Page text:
I’ve just finished reading Comedy Rules: From the Cambridge Footlights to Yes Prime Minister by Jonathan Lynn. Lynn was one half of the partnership (the other being Anthony Jay) who wrote the hugely popular Yes Minister and Yes Prime Minister comedy television series, and this book provides 150 rules for writing comedy. But, then again, it doesn’t. Let me explain.
Lynn uses these ‘rules’ to explain some aspects of writing comedy, whilst also drawing upon various moments of his life. It’s part writing handbook and part biography. However, one point Jonathan made was that these rules are not really rules but guidelines. And then, they’re only guidelines that he’s found useful to his writing - they wouldn’t work for everyone. (That doesn’t mean to say that it’s not full of practical advice for writers of comedy!)
In other words, what works for one writer may not work for another. And sometimes, what works for one writer might not always work for that writer. It’s easy for us to think that just because something has always worked for us in the past, it will always work for us in the future. These things then become our own rules that we find ourselves following religiously, which might not always be right.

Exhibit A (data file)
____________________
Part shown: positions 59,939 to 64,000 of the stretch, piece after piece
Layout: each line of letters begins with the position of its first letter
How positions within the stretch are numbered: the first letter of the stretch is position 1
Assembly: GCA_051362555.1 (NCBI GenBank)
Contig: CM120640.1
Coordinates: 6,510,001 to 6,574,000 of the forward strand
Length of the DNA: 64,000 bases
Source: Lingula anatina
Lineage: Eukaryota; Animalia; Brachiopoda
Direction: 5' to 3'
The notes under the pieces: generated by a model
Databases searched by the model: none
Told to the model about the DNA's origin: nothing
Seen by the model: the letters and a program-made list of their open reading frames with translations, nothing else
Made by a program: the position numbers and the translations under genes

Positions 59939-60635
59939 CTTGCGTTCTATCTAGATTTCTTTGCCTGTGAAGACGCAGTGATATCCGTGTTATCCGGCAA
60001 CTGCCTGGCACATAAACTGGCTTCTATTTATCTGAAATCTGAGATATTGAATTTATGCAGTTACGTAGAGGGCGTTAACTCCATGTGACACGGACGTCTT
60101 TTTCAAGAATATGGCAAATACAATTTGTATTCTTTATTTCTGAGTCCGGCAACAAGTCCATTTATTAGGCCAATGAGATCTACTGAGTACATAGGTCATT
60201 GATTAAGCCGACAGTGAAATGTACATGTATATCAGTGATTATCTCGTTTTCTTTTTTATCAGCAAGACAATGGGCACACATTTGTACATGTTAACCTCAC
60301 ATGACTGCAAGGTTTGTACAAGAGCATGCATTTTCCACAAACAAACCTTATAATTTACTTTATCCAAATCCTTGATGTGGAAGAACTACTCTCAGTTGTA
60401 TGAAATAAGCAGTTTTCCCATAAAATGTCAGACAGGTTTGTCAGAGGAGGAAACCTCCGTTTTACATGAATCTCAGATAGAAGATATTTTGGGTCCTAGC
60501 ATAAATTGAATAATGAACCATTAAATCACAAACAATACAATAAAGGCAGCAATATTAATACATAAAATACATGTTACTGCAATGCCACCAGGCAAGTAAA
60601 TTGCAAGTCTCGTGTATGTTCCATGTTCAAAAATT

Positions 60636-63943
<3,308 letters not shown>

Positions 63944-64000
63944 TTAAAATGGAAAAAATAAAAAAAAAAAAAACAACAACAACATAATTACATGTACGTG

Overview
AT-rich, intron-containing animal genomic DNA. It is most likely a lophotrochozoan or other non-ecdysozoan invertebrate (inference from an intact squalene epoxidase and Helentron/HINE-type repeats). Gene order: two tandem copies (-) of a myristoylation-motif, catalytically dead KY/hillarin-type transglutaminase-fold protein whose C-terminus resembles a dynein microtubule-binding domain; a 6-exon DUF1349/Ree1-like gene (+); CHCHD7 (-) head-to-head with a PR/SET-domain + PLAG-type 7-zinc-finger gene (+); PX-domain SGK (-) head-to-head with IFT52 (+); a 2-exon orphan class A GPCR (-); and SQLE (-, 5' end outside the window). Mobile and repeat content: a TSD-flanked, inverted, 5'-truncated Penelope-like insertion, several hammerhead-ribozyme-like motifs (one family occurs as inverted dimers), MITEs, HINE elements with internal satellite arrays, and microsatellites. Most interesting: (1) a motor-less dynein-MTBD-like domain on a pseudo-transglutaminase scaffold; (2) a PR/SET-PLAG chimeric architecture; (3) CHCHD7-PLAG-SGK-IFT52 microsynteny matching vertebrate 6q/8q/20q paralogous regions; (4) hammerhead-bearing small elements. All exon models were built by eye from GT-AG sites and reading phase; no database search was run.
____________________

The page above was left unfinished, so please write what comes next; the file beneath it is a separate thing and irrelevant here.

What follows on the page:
Sometimes, it’s worth reviewing your own personal writing rules. For the next few weeks I’m going to be breaking one of my own writing rules. As a self-employed writer, I’ve always written for ‘work’ during the day: writing for pleasure is something I’ve only done in the evening. That’s been one of my rules for many years. But, now, I’m going to experiment! I shall spend part of my day writing for pleasure.
Why not consider what your writing rules are? Which rules about writing do you adhere to? Why do you adhere to them? Is there a valid reason for doing this? If not, why not break it for a few weeks? After all, rules are meant to be broken, aren’t they?